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she calls cabinet officials on issues she is interesting in recently asking the united nations ambassador nikki haley about getting humanitarian aid into syria. she set up a weekly meeting with steve mnuchin, the treasury secretary. she says, i am learning everyday. think about it within the white house, having your boss's daughter set a weekly meeting with you when he is the president of the united states. this is not something there is much precedent for in american history. there are not many if any american people cabinet members can call to get advice on. what's the precedent in american history and how do you say no to the president's daughter? one of the many brand new worlds we have stepped into for this administration.
joining us now is jody cantor who wrote this jaw dropping piece for the "new york times" given access to the first daughter. thank you for being here. >> thank you so much. >> we have interesting reporting about the white house sending their minders into the agency. they sent somebody from the campaign to the epa and stef mnuchin's office and how they were annoyed. the guy at the epa piped up too much and steve mnuchin put his minder in the basement of the treasury. if a person in the federal government does not want to be working with ivanka trump, does not want her making decisions in her area of expeise, how i that handle? she's such a different kind of senior advisor? >> when we saw her last week in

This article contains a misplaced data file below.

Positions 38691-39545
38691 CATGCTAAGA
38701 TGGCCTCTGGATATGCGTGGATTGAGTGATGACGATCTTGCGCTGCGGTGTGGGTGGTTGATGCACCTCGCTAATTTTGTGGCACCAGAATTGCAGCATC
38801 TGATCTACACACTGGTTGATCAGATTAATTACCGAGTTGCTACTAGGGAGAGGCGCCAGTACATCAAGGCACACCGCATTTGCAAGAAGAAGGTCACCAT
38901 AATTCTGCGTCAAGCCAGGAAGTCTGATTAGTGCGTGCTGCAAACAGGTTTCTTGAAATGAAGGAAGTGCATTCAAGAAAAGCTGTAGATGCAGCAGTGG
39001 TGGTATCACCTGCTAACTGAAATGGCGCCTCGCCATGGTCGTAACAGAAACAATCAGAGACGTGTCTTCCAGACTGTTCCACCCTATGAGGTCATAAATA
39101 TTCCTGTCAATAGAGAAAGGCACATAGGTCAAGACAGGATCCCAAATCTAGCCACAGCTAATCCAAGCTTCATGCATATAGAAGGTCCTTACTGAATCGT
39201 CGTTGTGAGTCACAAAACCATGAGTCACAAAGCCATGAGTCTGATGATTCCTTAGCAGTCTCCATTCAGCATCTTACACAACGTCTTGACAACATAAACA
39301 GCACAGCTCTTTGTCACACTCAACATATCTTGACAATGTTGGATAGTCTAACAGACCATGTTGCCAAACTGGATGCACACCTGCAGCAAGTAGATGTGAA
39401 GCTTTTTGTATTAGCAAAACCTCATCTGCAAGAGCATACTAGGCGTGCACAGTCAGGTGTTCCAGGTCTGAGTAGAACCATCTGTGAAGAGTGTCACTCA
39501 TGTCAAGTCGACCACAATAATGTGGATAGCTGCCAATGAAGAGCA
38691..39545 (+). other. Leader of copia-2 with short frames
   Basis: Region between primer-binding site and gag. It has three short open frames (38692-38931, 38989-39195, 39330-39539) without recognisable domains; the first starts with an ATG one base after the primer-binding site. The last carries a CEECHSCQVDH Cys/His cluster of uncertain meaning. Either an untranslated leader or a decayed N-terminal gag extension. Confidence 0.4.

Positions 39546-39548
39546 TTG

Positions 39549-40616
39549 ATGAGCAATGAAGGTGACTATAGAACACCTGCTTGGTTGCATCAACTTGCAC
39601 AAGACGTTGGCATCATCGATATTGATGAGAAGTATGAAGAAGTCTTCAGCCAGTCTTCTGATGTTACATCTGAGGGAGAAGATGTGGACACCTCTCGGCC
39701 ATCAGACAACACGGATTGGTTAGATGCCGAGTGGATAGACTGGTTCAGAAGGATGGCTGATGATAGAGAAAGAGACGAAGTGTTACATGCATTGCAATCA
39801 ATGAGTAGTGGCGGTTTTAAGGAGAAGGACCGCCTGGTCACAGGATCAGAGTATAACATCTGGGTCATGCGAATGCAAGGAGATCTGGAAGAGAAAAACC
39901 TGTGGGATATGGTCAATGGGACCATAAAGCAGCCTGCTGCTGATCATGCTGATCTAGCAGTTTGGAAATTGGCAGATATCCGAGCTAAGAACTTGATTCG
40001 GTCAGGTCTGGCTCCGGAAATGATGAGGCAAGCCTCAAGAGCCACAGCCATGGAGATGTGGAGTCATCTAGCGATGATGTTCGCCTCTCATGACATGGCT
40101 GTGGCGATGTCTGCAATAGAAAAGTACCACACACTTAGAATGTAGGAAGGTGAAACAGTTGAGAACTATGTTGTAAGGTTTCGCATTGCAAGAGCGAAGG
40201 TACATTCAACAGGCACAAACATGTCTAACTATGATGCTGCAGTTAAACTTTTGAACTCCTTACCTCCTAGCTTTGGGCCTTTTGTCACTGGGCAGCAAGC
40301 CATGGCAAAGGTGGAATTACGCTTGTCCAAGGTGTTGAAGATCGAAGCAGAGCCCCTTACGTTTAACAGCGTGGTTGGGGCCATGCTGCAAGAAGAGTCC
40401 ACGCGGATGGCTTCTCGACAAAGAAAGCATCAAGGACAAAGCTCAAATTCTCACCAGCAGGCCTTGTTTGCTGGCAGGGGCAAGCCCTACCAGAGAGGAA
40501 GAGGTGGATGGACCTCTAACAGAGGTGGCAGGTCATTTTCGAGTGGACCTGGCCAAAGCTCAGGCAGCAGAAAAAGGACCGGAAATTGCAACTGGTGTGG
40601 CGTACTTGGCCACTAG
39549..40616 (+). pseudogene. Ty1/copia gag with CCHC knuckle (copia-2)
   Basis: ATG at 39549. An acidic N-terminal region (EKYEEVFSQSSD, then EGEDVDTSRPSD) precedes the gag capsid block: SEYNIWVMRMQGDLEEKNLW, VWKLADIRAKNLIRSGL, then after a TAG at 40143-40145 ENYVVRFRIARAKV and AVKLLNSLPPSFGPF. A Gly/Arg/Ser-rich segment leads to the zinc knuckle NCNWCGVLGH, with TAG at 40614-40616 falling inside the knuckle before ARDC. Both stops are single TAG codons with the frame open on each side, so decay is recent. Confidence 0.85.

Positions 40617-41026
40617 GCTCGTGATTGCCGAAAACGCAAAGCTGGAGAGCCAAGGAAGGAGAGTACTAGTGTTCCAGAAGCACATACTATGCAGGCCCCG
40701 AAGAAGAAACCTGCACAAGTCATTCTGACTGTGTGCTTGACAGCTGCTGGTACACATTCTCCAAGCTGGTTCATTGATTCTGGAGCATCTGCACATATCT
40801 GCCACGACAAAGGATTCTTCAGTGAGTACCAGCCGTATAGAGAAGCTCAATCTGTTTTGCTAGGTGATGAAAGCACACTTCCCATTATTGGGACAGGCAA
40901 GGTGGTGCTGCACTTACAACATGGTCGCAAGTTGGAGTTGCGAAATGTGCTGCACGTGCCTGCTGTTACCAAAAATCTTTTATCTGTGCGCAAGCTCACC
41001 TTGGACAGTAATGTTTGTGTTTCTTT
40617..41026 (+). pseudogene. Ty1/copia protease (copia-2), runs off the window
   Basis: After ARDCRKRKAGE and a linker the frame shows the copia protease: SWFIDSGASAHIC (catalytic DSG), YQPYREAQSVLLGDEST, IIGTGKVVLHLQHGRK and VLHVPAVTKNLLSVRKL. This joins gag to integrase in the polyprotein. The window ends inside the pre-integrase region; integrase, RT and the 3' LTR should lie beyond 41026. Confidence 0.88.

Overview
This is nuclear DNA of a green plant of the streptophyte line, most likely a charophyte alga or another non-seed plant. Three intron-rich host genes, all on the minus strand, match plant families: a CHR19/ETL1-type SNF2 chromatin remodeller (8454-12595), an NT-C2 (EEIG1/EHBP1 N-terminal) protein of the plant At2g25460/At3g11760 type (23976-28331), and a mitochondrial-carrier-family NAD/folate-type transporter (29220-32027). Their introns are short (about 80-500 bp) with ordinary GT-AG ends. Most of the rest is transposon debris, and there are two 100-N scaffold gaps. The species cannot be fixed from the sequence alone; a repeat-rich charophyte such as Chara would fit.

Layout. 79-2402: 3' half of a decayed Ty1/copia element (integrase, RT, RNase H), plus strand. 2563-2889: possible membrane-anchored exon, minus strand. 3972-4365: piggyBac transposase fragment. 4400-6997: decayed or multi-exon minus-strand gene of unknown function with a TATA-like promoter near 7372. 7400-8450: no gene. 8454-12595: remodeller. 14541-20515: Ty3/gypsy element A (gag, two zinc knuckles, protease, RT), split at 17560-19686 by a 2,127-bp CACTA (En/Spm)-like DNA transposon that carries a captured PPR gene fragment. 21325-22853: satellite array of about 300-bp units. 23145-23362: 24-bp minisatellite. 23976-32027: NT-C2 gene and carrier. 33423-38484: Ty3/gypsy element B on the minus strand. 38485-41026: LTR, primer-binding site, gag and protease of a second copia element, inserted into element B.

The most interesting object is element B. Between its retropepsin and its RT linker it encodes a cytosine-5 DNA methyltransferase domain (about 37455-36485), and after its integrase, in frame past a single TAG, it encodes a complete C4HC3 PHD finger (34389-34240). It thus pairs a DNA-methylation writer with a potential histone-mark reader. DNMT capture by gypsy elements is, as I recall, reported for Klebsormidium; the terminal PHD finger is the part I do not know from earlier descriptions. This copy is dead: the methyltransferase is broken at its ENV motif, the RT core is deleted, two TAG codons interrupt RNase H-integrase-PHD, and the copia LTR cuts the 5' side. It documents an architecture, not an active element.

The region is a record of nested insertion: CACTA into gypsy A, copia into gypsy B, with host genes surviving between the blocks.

the white house she's open about the fact she doesn't know government, a newcomer in washington and doesn't have legislative experience, et cetera. i think on the one hand it could be very disconcerting with somebody with no subject matter experience, 35 years old is asking you very consequential questions about your job. on the other hand, i think it honestly could be helpful because i think if you want to have influence with the president, get through to his daughter could be very effective for cabinet secretaries. >> or the opposite. right? if you can't get along with his 35-year-old daughter who has no subject matter expertise, who comes to this with an inherited real estate business background in jewelry marketing and all this stuff, she doesn't like your idea for the federal reserve restructuring or something, that -- she'll never be fired. >> she will never be fired. one of the big questions here is
what the accountability level is with both ivanka trump and jared kushner. for most white house staff if you don't do a good job however you define it the president t's you go gently or harshly. the likely they will ever be treated that way seems very very small. what we were really struck by in our visits with her were the lack of parameters on her portfolio. it's really wide ranging. she did not appear to see any limits on what subject matter she would deal with.